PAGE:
Last year my experience of Lent gave me the courage to do something very radical. I stopped taking a medication that had stabilized an illness I live with but had side effects that seriously curtailed my life. I had spent a lot of time bemoaning how much I hated it, swirling in the sin of self pity (one of my personal favorites) and the belief that God was not going to be there for me when push came to shove. Instead of self-pity I let myself feel real grief about the experience. And then I made my move.
It was a dangerous decision. But I am dust and the time is now. Like, right now.
Last year a small group of All Soulsians took Ash Wednesday to the streets. We offered ashes to anyone who wanted them, along with a card that included a prayer, information about Ash Wednesday, and contact information for All Souls. People had amazing and unexpected responses! It was a profound experience (read more about it here).
This year we are going out again! Ash Wednesday is Wednesday, February 10th. If you’re interested in joining us, please email me at or call me at 510.332.0631. It would be fantastic if you could join us!
Welcoming New Members
In December, we welcomed new members into the All Souls family. Today and in the coming weeks, we’ll hear from many of them.
Hi! We are Holly and Stephan Quarles and are so excited to be new members at All Souls! We recently moved to Berkeley from Chicago, so Stephan could pursue his PhD in systematic and philosophical theology at the GTU. Holly works as an administrative assistant in San Francisco at an executive search firm. We are also very new to the Episcopal Church and have been attending one since leaving the Nazarene Church in 2014. We love to play games, read (especially Harry Potter!), and watch the Big Bang Theory. All Souls has been extremely welcoming to us and we feel so grateful and excited to grow with you.
New formation classes begin this Sunday
Classes meet during the 10:10 hour on Sunday mornings.
Growing Up in Christ: Nurturing Children’s Faith at Home and in the Congregation
The Rev. Dr. Susanna Singer, associate professor of ministry development at Church Divinity School of the Pacific.
When children are baptized, parents and godparents promise to bring them up “in the Christian faith and life” and to help them “grow into the full stature of Christ.” The whole community of faith promises to “support them in their life in Christ.” What does it mean to keep these promises? In particular, how does a child’s faith develop, and what can parents, godparents, and a congregation do to support and nurture that emerging faith? In this four-week series we will explore faith development in children and young people, reflect together on how the practices of being a Christian are learned, and develop personal and shared strategies to cooperate with God’s Spirit, Who is already forming and shaping our children’s spiritual lives. Open to everyone who loves and cares about children!
Living Wholeheartedly with Your Money
Caroline McCall and Jamie Nelson
How would you describe your relationship with money? Do you have a sense of how much money is enough? What does money have to do with your faith? Jesus gave a lot of attention to money and wealth and their role in a faithful life, but many of us would rather not go there, and our socio-economic narrative of success says nothing about faith. In this course we will be drawing on scripture, Brene Brown’s insights about living wholeheartedly, and a book entitled Money and Faith: the search for enough (edited and compiled by Michael Schut). We will deepen our awareness of how money affects us as Christian people and whether the news of God’s abundance can be trusted in the face of a story of scarcity.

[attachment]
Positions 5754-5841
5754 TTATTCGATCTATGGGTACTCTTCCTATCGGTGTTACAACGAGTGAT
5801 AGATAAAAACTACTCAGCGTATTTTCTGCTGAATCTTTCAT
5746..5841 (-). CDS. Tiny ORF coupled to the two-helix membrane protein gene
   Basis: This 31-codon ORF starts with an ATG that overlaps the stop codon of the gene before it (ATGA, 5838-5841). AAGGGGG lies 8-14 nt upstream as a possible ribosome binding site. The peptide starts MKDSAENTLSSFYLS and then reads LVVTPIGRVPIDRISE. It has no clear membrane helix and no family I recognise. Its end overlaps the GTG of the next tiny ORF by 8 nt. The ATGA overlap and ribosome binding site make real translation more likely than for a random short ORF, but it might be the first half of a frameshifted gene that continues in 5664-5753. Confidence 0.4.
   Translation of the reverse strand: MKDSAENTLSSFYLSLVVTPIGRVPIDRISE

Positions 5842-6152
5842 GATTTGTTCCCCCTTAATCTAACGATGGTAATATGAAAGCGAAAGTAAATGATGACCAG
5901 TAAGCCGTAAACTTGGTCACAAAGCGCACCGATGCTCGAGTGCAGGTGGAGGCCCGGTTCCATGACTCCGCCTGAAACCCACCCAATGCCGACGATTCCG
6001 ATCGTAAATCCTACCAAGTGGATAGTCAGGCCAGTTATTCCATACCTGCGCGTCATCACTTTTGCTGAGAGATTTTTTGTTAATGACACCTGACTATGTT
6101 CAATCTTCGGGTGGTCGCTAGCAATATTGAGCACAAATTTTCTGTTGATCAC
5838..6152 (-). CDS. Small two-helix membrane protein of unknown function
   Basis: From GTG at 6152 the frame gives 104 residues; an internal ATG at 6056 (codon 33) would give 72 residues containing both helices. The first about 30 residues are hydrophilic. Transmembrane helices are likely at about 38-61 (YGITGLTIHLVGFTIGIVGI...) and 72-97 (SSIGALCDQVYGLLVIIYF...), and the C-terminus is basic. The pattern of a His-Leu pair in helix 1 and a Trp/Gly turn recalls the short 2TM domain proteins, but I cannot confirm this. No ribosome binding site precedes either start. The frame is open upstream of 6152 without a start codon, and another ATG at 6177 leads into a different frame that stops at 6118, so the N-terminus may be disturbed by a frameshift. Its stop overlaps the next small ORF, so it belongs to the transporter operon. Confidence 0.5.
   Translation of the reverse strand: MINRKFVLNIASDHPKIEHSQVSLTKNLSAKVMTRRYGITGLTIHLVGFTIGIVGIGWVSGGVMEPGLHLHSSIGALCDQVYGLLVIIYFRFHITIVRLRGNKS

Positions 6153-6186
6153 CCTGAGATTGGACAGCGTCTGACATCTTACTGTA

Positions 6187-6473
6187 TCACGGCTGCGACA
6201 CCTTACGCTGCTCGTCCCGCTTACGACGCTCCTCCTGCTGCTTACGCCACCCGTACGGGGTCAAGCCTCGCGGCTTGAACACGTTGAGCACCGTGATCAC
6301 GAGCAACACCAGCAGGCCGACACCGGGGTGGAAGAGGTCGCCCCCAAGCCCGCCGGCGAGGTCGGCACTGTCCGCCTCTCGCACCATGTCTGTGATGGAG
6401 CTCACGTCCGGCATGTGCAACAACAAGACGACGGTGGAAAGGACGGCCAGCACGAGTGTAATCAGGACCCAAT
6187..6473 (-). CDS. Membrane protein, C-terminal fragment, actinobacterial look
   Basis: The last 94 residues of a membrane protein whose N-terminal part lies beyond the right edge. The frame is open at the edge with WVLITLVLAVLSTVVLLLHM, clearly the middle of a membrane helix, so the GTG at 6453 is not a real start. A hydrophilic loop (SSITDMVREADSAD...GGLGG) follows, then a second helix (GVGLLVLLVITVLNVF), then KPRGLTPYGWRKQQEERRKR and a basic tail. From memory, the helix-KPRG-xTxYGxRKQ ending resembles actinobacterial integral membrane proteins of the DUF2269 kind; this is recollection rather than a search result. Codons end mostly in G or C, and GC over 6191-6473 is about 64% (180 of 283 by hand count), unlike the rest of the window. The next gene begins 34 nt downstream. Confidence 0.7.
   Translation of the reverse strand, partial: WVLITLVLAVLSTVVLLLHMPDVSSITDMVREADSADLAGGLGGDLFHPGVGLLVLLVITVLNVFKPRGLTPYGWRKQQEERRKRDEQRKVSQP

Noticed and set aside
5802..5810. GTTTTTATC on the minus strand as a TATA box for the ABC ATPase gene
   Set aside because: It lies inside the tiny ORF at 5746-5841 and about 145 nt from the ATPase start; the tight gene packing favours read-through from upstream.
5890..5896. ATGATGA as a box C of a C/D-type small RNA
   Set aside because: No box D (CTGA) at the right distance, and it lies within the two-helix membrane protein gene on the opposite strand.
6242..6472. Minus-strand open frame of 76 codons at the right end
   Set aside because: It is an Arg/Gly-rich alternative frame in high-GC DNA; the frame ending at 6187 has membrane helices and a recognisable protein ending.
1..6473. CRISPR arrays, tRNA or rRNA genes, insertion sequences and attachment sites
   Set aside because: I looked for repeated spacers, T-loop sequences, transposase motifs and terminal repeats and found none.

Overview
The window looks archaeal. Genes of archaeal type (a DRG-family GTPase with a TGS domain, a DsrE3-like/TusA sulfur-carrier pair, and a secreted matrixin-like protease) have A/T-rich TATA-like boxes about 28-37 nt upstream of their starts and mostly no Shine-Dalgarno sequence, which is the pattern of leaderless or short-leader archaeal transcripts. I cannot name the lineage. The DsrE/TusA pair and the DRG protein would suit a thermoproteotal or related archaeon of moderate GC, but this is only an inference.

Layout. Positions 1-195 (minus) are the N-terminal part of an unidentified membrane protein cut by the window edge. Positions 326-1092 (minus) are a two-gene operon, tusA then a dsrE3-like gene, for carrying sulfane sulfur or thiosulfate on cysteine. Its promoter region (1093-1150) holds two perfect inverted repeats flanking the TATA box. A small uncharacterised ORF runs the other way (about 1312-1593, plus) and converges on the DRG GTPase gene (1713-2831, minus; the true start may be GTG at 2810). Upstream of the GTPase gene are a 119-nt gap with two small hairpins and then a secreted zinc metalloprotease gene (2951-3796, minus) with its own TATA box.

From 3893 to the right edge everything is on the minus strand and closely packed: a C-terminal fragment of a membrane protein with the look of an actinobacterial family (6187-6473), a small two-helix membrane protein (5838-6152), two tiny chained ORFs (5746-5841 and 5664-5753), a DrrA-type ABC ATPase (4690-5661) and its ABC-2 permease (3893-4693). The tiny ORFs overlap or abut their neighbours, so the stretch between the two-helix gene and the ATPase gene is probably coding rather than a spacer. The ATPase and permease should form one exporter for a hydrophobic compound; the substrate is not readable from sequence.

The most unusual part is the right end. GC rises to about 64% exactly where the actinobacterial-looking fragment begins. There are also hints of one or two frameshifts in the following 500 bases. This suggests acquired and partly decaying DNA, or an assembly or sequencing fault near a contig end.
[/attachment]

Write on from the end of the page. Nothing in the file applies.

Lectionary Bible Study: Bible Workbench
Garden Room, Parish House
A lectionary-based Bible study practice designed for small groups, the material invites us to explore scripture in a broader context; learning to see how the texts relate to what is going on in the world, and to our own lives.
Please bring back Advent wreath forms!
We would be most appreciative if you would bring your metal Advent wreath form back and drop it off in the basket in the narthex. They are not cheap, and this way we’ll have them all ready to go for next year. Thank you!
January 17th, come to summer camp!
Well, almost. We’ll be hosting Camp Sunday at All Souls. Sean Swift, executive director of the Bishop’s Ranch will be preaching, and Ardath Dixon, summer camp director, will be leading camp activities (with s’more making!) during formation hour for the 4th-5th graders and youth. Ardath and Sean will be available throughout the morning to talk with folks about camp and share information about registering for summer youth and family camps.
Listening for a change: sacred conversations for racial justice
Join All Soulsians for the Trinity Wall Street annual theological conference, a satellite webcast with local discussion and engagment. The conversations will provide opportunities to talk skillfully about charged issues with people who might have differing perspectives. We will learn more about the racial issues of our time, including structural racism, mass incarceration, and policy change. Read descriptions of speakers and presentations here.
Date: January 23, 2016, 7:30am – 7:30pm (with lunch & dinner)
Location: CDSP, 2451 Ridge Road, Berkeley
Registration: https://ssl.charityweb.net/cdsp/event/trinity2016.htm or call 510.204.0700
Cost: $50 standard, $40 GTU student, $25 CDSP student
Presenters: Presiding Bishop Michael Curry, Nicholas Kristof, Anna Deavere Smith, Michele Norris, Emilie Townes and others
Cheer on Cal basketball together
A crew of All Soulsians will be heading to basketball games in a few weeks. Come to Cal Women vs. Washington, Sunday January 31st at 2pm, $6 (chairbacks!), and Cal Men vs. Oregon State, Saturday February 13th at 3:30pm for $15 per ticket. Email Don Gates email@example.com to reserve tickets.